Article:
I arrive early. I buy tickets for the first two movies (in case plans change later - I always pay for all my movies). I buy a large soda, because that will give me free refills all day long. I find good seats. I wait for my friends. I pee at the last possible second. I watch many commercials, then many trailers. And I fall in love with movie going all over again.
Watching four movies in a day is not like watching one at a time. It gives you a new perspective. I try to guess what trailers they will show me before a given film, what demographic they think I am likely to be as a viewer based on what commercials I see. I play games to see which trailers I will have seen most frequently at the end of the day. I watch the people who are at each showing - who goes to the 10:20 am showing of Revolutionary Road? Why does the 1:10 pm showing of Slumdog Millionaire sell out on a Sunday five weeks after it was released? How many people seeing Milk gasp at the end, clearly not having known the story before arriving? I wear layers - my sweater goes on and off as the day goes on. I go to the bathroom between every single movie - sometimes twice, if the break is long enough. At no point does my tush hurt; movie theater seats are far too comfortable these days. And I am never bored. Not remotely tired. Not once.
By the end of the day, I am rejuvenated. I smile all day, thrilled to know that there is such good entertainment in the world. I am happy that there are people in the world as beautiful and talented as Kate Winslet, and happy that I can watch brilliant actors about whom I know nothing from other countries about which I know little. I am thrilled to watch Penn and Rourke disappear into characters so deeply that I forget I'm watching Penn and Rourke, and I am thrilled that once a year, I can have popcorn for lunch if I want. the only damper on the day is the same as it is every time - that validated parking at the theater expires after four hours, which means I pay exorbitant parking fees, but also that movie theaters do not imagine that anyone does what I did yesterday. It's a shame. Everyone should do this. it's not something I endure, sit through, or survive. It's something I love. I'm pretty sure, if you're reading this, you would too.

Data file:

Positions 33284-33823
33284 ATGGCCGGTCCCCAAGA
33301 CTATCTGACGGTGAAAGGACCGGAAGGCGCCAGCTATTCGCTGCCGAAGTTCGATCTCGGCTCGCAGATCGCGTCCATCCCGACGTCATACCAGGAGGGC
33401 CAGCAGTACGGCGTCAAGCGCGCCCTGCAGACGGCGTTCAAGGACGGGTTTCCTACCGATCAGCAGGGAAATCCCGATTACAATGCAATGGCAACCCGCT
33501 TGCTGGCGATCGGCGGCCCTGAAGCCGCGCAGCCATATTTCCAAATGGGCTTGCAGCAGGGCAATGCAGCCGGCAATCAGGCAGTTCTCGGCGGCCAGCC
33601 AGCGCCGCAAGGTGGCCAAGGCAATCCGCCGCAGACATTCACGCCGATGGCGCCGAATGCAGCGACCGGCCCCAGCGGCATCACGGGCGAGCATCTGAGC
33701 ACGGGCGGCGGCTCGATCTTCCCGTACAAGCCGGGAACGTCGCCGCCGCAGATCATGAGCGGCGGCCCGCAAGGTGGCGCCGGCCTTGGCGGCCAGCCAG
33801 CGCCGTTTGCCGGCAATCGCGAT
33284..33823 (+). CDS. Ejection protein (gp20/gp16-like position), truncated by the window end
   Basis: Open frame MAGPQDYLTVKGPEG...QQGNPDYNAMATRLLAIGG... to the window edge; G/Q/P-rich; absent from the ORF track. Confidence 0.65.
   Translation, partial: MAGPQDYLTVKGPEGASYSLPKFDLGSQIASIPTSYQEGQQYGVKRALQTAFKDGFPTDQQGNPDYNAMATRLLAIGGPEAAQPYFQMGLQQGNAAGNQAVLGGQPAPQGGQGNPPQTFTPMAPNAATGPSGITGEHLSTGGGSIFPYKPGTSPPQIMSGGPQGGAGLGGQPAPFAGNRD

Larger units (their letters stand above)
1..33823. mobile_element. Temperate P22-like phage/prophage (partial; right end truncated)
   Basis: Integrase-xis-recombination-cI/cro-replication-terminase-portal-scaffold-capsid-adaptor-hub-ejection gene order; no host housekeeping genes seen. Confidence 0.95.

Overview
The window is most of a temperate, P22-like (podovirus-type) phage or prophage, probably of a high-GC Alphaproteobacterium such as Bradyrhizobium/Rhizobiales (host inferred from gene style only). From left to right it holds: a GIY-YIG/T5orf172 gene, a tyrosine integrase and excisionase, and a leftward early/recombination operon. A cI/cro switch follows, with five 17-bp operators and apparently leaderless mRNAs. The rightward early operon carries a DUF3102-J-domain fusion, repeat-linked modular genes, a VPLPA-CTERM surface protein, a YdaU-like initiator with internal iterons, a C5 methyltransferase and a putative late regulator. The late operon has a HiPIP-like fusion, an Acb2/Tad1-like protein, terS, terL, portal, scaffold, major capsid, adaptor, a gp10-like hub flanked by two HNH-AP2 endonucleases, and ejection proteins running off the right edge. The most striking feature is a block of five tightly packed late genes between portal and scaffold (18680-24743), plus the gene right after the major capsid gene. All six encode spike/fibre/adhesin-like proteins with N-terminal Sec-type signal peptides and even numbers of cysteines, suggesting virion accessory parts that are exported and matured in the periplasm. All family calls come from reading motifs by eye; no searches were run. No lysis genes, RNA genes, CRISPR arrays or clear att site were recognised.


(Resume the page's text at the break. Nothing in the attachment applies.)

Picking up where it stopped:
This is a painful marriage in so many ways, but in a very different way than most bad marriage movies. There's no abuse, there isn't even an extraordinary circumstance of any kind. This is just two people who are growing apart, or who maybe shouldn't have gotten married in the first place, and they're trying to figure it out without being sure that they want to make it work. That's why it's devastating - because it's easy to see yourself in it. It's easy to feel both empathy and dislike for both Frank and April because at various points in the film, they each represent the best and worst of our own selves and our own relationships.
Mendes has created a beautiful-looking film, and the script manages to surprise us even within the constraints of the New York suburbs - there are so many ways the film could have ended and the one they chose rang very true for both the characters and the time. Mendes created a character study, but in many ways, the character is the marriage, not either of its participants.
For those who have seen the film, I ask this question, which won't spoil anything for those who haven't seen it. Does she love him?
Slumdog Millionaire worked for me when there were so many ways it shouldn't have. Set aside the things it has become known for - showing us a side of India most of us have never seen, the poor-kid-makes-good story, the beautiful cinematography, the fine acting by a cast most of use couldn't pick out of a lineup even after seeing the film. All true.
The thing that worked when it shouldn't have here is the device. We complain all the time in television when there's a plot device that ties A and B stories together. We hate it when the patient of the week on "House" or "Grey's Anatomy" has an ailment that mirrors whatever is going on in the personal lives of the doctors, we get cranky when clever sitcoms like HIMYM or "30 Rock" mess up the tone of their quirky asides. So if you're going to tie the life of a poor orphan tea slinger to the questions on a game show, you'd better do it right.